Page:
American International Group Inc reported an underwriting loss in its property and casualty business in the third quarter, sending its shares down 3 percent in extended trading Thursday.
The U.S. insurer, which was almost wiped out by its derivative bets in the housing crash five years ago, reported a better-than-expected operating profit.
Insurers have had trouble raising prices in their property and casualty businesses for some time, and losses from weather events and other natural disasters have also hurt the business.
Net premiums earned in the company's property casualty unit fell 4 percent to $8.43 billion in the quarter ended Sept. 30, while combined ratio improved 3.4 points to 101.6, indicating the business still not booking an underwriting profit.
A combined ratio below 100 indicates an underwriting profit, meaning an insurer is receiving more in premiums than it is paying out in claims.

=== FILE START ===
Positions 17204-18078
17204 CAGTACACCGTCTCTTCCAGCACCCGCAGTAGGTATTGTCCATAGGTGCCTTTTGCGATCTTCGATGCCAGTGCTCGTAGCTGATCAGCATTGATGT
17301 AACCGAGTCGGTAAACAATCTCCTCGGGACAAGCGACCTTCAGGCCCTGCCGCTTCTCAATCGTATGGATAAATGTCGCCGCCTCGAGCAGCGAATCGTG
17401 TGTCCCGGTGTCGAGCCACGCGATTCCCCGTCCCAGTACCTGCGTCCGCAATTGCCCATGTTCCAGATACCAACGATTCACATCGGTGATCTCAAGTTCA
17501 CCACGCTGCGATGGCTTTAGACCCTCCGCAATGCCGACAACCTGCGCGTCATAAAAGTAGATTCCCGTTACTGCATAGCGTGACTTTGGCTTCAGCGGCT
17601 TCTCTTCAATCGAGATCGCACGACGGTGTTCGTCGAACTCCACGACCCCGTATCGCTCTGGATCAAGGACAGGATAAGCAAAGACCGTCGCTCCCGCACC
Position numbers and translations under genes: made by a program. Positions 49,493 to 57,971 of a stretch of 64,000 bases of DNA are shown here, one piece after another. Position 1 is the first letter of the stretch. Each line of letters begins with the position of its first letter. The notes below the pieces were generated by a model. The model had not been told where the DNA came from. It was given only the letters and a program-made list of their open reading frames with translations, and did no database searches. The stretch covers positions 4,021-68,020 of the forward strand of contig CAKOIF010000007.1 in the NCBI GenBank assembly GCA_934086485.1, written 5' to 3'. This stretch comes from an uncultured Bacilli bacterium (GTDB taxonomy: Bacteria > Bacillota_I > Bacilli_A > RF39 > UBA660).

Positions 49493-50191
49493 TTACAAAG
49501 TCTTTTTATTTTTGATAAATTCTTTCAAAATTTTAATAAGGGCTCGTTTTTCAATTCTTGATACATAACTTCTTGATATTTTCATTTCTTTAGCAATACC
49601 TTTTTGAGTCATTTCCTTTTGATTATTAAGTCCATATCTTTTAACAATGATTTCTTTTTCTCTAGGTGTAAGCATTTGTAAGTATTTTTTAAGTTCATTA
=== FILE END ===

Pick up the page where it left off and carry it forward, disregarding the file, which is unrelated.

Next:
AIG declared a 10 cent quarterly dividend. It restarted paying dividends earlier this year for the first time since receiving a $180 billion taxpayer bailout in 2008. It finished paying back those funds early this year.
The company's net income rose 17 percent to $2.17 billion, or $1.46 per share, from a year earlier.
On an operating basis, the company earned $1.4 billion, or 96 cents per share.
Analysts on average had expected earnings of 94 cents per share, according to Thomson Reuters I/B/E/S.
AIG shares were at $50.35 in trading after the bell, after closing at $51.65 on the New York Stock Exchange on Thursday.
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